The discovery of a tiny radioactive capsule lost alongside a lonely highway in Western Australia raises many questions, including how it escaped layers of radiation-resistant packaging loaded onto a moving truck.
It’s one of many puzzling aspects of a case that investigators will examine in the coming weeks as they try to piece together the timeline of the capsule’s movements from January 12, when it was packed for transport. , to February 1, when a recovery team found her. by the side of the road.
The capsule – just 8 millimeters by 6 millimeters – was used in a density gauge fitted to a pipe at Rio Tinto’s Gudai-Darri iron ore mine to measure the flow of material through the loader.
Rio Tinto said in a statement on Monday that the capsule was packaged for transit to Perth, 1,400 kilometers (870 miles) away, with its presence inside the package confirmed by a Geiger counter before being transported by a third party contractor.
Normally the trip would take over 12 hours by road, but about two hours later the capsule exited the vehicle as it headed south and somehow crossed a lane of traffic to end up two meters (6.5 feet) on the north side. of the two-lane highway.
Lauren Steen, chief executive of Radiation Services WA, a consultancy that drafts radiation management plans, said industry insiders were just as baffled as the public when they learned the capsule was missing.
“The whole team was scratching their heads. We couldn’t figure out what happened,” said Steen, whose company was not involved in her disappearance.
“If the source had been placed in certified packaging and transported in accordance with all code of practice requirements, then this is an extremely unlikely event – one in a million,” she said.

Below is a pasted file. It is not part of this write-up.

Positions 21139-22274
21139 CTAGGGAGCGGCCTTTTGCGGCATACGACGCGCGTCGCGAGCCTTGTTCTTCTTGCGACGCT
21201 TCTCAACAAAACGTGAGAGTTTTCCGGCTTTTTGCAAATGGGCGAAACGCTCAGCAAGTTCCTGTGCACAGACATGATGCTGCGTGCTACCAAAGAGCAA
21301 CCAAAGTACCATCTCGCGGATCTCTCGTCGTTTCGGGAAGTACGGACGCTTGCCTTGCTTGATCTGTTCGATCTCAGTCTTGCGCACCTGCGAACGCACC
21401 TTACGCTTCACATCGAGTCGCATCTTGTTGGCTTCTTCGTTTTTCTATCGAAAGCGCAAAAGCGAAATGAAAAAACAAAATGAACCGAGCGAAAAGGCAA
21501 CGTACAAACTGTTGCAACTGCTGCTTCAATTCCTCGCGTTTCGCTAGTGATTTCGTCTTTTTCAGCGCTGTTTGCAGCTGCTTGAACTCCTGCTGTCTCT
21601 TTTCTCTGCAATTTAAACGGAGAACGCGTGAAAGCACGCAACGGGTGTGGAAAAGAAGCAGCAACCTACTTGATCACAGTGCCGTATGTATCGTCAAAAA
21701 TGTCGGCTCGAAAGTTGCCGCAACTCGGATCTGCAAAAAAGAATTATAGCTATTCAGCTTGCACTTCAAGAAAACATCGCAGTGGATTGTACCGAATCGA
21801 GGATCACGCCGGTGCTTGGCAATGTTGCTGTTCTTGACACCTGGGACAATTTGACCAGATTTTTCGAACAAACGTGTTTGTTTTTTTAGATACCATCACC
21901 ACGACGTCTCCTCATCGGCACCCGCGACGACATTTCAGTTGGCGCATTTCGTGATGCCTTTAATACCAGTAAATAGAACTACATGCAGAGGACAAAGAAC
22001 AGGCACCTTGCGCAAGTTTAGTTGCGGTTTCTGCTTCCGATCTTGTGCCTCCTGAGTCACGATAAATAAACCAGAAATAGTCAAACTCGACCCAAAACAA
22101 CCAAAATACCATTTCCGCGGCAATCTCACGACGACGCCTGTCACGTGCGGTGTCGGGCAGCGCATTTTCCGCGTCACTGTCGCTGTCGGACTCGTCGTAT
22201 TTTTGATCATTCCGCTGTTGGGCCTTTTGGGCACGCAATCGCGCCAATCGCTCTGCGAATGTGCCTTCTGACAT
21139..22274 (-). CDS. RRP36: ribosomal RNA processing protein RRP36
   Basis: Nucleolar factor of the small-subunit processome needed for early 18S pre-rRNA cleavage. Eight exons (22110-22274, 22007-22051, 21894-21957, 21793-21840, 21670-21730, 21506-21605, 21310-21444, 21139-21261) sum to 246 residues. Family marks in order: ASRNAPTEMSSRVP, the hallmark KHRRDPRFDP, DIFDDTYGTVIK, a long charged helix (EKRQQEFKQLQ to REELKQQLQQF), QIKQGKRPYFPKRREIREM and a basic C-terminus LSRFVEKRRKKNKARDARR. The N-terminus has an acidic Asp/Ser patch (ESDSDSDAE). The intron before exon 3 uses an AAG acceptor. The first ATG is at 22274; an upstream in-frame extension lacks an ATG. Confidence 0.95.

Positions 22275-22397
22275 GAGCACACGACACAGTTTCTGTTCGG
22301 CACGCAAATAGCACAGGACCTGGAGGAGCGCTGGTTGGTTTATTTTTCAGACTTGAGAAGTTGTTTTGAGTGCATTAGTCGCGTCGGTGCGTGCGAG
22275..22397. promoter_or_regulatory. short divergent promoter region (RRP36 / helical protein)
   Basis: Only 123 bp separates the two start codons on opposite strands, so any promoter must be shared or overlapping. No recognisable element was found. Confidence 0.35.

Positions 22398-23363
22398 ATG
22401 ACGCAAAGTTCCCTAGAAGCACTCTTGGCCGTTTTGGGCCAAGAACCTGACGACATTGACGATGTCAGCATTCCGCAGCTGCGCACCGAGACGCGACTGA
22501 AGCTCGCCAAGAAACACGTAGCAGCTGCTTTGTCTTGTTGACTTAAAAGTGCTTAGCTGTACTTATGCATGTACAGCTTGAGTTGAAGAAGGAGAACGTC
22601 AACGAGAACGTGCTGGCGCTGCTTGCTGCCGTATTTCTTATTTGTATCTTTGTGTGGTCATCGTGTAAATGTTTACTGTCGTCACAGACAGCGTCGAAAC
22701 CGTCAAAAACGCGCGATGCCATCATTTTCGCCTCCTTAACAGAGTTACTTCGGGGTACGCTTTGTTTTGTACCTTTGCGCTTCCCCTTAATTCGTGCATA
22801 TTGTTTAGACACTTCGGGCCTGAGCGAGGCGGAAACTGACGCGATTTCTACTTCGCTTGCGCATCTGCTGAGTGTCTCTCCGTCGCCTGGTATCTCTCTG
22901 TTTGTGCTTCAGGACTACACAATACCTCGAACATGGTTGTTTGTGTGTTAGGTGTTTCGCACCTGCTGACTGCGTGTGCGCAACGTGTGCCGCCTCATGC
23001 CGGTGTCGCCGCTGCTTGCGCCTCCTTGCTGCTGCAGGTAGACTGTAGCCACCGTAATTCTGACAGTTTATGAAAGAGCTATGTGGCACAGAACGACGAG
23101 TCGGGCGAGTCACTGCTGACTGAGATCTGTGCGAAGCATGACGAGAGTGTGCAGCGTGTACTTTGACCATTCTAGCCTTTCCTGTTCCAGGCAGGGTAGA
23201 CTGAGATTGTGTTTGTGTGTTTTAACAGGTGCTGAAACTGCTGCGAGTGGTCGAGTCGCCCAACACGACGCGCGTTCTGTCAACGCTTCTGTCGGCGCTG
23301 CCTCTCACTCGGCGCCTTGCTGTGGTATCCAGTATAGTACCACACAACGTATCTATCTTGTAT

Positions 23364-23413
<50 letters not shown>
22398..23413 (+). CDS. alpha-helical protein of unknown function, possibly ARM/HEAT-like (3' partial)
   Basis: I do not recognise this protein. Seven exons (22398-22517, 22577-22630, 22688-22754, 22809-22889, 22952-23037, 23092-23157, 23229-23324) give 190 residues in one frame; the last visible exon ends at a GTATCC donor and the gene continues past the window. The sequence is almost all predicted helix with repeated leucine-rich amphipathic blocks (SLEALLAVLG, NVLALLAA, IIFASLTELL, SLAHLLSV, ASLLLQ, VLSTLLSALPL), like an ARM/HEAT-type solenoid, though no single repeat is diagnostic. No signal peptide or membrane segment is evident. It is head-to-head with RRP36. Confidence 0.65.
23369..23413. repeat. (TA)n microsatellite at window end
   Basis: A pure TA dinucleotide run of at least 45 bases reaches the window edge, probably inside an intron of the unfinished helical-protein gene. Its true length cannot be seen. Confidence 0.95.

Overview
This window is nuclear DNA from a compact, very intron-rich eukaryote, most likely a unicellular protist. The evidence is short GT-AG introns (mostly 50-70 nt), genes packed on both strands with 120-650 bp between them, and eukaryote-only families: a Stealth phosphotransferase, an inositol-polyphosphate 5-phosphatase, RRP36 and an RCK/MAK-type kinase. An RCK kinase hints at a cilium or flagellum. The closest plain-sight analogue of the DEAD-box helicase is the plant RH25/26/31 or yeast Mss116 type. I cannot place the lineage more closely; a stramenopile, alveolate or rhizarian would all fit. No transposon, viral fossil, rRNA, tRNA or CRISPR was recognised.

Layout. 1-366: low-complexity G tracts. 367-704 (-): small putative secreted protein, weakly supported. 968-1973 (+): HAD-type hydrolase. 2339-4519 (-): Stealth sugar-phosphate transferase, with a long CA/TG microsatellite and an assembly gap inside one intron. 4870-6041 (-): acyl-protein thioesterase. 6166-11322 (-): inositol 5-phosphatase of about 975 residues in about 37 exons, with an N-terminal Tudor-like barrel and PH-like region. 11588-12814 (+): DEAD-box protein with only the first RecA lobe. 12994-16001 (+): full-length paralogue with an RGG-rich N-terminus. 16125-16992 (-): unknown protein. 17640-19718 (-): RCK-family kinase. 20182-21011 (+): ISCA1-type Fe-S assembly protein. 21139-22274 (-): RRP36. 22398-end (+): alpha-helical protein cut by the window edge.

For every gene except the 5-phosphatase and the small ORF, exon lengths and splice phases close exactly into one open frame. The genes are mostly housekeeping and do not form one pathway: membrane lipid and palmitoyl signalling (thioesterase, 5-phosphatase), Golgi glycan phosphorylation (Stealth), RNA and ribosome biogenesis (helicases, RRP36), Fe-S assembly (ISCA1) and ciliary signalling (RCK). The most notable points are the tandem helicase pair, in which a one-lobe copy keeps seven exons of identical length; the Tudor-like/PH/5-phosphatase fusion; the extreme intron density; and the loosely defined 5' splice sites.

The truck supposed to carry the capsule arrived in Perth on January 16, four days after leaving the Gudai-Darri iron mine. But it wasn’t until January 25, when workers from SGS Australia went to unpack the gauge for inspection, that it was discovered missing.
In a statement, SGS Australia said it had been contracted by Rio Tinto to pack the capsule but that had nothing to do with its transport, which was carried out by a “specialist transporter”.
“We performed the contracted service to pack the equipment at the mine site and unpack it after transport using trained personnel for our client in accordance with all standards and regulations,” he said.
“The transport of the package, organized by our client and delegated to a specialized carrier, did not fall within the scope of SGS’s services. Our staff noticed the loss of the source in our Perth lab upon opening the packaging and immediately reported the incident.
The name of the company responsible for transporting the package was not disclosed.
The missing capsule sparked a six-day search along a stretch of the Great Northern Highway. Then on Wednesday morning, a car fitted with special equipment traveling south of the small town of Newman detected a higher radiation reading. Handheld devices were then used to focus on the capsule nestled in the earth.
In Australia, each state has its own laws regarding the handling of radioactive substances and codes of practice that follow guidelines set by the Australian Radiation Protection and Nuclear Safety Agency (ARPANSA), a government agency that works closely with the International Atomic Energy Agency (IAEA) and World Health Organization (WHO).